The last keynote speech of Tuesday morning at the 2011 WorldHostingDays in Germany was by Hyder Ali, hosting industry director for the communications sector over at Microsoft. Ali takes the stance that Microsoft is a company in transition from a leading software provider to one whose products are going to be hosted, and also posed the query – “is Microsoft a partner or competitor” in the new cloud hosting space?
Not surprisingly, his answer is that Microsoft is both and that Microsoft has been doing both for a long time by offering businesses ways to change and influence the development of Web hosting and cloud computing hypervisors, while at the same time competing in a growing provider marketplace. Ali pointed to both Apple and Amazon as other examples of companies who have been able to straddle the partner/competitor line and with excellent results.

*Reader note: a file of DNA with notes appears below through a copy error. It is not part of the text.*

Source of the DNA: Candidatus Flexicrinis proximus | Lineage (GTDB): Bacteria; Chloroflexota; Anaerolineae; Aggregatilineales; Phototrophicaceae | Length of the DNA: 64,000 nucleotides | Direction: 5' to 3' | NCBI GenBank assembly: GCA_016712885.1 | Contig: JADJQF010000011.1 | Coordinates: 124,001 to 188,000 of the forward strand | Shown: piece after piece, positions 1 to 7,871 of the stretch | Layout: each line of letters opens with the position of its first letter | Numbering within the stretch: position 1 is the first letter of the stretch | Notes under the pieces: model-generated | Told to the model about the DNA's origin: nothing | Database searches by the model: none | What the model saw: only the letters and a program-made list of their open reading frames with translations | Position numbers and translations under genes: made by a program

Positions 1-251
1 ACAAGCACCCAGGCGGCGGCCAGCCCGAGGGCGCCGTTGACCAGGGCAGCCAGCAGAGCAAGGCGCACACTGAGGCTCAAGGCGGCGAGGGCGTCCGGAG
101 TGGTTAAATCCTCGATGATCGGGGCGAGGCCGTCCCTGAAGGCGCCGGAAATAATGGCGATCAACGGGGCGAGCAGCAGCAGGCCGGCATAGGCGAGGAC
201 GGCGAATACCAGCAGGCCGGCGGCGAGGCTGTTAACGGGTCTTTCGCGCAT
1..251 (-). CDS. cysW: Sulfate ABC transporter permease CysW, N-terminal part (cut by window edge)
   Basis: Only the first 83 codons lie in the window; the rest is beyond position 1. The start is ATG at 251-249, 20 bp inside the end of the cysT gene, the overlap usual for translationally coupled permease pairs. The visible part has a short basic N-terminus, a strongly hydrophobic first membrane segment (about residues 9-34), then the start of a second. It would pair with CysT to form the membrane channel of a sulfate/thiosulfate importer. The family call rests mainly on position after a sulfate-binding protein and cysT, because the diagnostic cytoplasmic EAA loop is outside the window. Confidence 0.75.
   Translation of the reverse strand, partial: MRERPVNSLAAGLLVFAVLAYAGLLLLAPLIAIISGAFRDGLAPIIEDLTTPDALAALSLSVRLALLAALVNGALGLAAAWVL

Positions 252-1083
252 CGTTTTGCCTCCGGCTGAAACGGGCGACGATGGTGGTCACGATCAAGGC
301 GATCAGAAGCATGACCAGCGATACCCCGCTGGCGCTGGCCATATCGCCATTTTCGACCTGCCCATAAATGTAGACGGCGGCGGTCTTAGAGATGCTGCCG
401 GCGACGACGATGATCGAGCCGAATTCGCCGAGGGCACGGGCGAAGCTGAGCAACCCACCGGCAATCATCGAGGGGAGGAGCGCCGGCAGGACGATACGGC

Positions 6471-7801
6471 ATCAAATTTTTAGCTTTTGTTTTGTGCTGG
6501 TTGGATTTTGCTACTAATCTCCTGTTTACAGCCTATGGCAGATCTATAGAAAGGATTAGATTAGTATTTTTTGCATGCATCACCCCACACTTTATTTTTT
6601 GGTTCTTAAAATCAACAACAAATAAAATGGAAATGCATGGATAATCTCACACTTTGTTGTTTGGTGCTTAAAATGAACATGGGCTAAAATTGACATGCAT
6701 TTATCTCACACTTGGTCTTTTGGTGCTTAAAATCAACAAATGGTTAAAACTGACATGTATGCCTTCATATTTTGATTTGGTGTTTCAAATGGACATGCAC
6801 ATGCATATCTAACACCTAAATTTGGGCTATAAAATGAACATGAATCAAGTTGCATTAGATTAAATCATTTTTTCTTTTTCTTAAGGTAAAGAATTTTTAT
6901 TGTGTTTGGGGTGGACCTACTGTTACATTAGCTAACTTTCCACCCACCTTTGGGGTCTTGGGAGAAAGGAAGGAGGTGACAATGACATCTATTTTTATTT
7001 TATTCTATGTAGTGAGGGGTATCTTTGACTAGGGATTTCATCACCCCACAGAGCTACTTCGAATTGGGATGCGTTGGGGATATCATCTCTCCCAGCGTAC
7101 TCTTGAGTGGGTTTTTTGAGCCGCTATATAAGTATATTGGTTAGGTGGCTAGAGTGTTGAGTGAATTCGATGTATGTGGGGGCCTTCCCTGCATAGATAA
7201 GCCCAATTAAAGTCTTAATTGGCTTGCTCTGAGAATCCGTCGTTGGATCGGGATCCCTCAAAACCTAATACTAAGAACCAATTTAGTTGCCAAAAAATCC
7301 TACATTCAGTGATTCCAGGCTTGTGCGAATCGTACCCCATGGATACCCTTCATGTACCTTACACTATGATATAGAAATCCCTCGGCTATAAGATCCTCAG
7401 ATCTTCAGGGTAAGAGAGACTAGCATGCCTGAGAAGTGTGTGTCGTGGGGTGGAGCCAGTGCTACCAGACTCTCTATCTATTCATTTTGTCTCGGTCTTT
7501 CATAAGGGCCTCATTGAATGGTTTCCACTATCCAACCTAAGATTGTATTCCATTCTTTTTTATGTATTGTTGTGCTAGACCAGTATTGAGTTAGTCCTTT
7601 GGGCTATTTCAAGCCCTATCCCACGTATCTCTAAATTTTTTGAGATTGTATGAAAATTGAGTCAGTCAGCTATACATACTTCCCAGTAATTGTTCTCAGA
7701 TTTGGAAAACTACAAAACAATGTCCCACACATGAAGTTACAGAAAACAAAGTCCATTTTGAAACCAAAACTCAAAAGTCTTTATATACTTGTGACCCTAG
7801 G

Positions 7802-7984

Ali spoke about a number of Microsoft’s offerings including Azure, Office 365 and their Hyper-V cloud, all of which can be purchased from Microsoft and used or can be hosted and resold by those who wish to enter into that agreement with Microsoft as well – effectively giving the company a slice of both ends of the market. The director also spoke about Microsoft’s new Cloud Factory, in which companies can try out a proof-of-concept demonstration of Hyper-V in a Microsoft-hosted environment.
Microsoft’s plan appears to be to access revenue as both a supplier of hosted services and as a partner to the industry in order to develop new technology; giving them and hopefully companies the best of both worlds. At the moment, Microsoft is walking a fine line, and the growth of the market will determine the company’s success in this balancing act.